'Independent' In Name Only?

By WGBH News

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Jan. 10, 2012

huntsman

Republican presidential candidate Jon Huntsman campaigns from the counter at the Bean Towne Coffee House & Cafe in Hampstead, N.H., on Jan. 8. (Matthew Cavanaugh/Getty Images)
 


BOSTON — The proportion of unaffiliated voters is growing in states across the nation but New Hampshire's 40 percent is still unusually high. That said, they might not be as independent as they seem.
 
Larry Sabato, director of the University of Virginia’s Center for Politics, said that most studies show "a sizable majority of independents are what we call hidden partisans. They actually vote either Democratic or Republican to the same degree as people who openly declare themselves to be Democrats or Republicans."
 
So why don't they just declare an affiliation?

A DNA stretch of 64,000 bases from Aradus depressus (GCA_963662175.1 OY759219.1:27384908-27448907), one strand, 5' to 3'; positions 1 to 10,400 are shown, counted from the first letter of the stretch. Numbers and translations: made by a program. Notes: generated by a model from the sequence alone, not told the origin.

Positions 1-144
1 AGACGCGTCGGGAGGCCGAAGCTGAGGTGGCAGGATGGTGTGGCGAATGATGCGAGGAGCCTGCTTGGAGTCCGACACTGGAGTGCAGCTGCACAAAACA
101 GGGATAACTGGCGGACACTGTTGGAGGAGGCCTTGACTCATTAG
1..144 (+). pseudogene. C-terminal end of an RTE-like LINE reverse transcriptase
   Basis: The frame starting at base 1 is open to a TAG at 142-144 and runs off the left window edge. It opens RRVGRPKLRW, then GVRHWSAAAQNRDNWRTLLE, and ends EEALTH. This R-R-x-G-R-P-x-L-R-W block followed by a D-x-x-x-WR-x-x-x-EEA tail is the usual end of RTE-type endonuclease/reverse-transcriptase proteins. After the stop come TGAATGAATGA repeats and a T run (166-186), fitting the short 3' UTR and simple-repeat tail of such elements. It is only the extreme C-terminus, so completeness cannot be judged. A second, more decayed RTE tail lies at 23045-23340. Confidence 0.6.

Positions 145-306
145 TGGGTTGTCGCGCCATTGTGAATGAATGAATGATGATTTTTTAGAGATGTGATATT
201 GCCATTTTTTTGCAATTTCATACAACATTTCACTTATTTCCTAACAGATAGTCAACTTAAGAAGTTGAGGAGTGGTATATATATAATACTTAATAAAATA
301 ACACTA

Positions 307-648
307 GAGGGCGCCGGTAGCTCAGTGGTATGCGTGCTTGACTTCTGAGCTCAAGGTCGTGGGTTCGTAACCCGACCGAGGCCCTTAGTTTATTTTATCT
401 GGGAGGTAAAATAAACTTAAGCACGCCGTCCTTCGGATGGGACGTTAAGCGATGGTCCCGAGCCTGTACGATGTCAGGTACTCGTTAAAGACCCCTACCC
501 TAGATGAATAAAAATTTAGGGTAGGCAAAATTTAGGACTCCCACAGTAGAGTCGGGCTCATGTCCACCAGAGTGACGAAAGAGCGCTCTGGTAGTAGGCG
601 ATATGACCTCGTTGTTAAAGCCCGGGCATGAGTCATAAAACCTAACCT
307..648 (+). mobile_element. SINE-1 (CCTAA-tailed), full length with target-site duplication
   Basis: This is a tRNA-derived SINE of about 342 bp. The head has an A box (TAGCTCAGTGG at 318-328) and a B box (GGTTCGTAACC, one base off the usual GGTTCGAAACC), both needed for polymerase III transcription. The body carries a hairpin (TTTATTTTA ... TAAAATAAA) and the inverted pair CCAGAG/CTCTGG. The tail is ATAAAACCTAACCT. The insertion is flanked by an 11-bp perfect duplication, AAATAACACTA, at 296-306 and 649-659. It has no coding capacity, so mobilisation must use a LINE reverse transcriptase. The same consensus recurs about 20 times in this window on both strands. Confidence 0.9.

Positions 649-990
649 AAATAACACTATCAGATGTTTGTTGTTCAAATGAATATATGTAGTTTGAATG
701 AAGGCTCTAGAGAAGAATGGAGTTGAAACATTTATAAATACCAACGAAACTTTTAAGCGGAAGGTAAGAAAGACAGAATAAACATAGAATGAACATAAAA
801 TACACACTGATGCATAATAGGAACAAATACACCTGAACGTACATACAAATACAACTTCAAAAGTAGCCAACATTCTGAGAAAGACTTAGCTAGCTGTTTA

First, there's the question of image. "It's popular to be an independent. It's fashionable," Sabato said. Second, "they may have some conflict with a precept or two of the party that they actually identify with." That doesn't keep them from voting in that party's primary, though.
 
Sabato has a reputation for being on the money with his predictions.
 
"It will be a shock if Mitt Romney doesn't win and win comfortably," he said, but "independent voters in New Hampshire tend to pick more of the anti-establishment candidates." He's predicting Jon Huntsman second and Ron Paul third or maybe second.
 
Looking ahead, the real question about New Hampshire is whether Newt Gingrich or Rick Santorum places fourth. "In South Carolina conservatives are going to be looking for a candidate to rally around," Sabato said, and they may choose the one who was more successful up north. 



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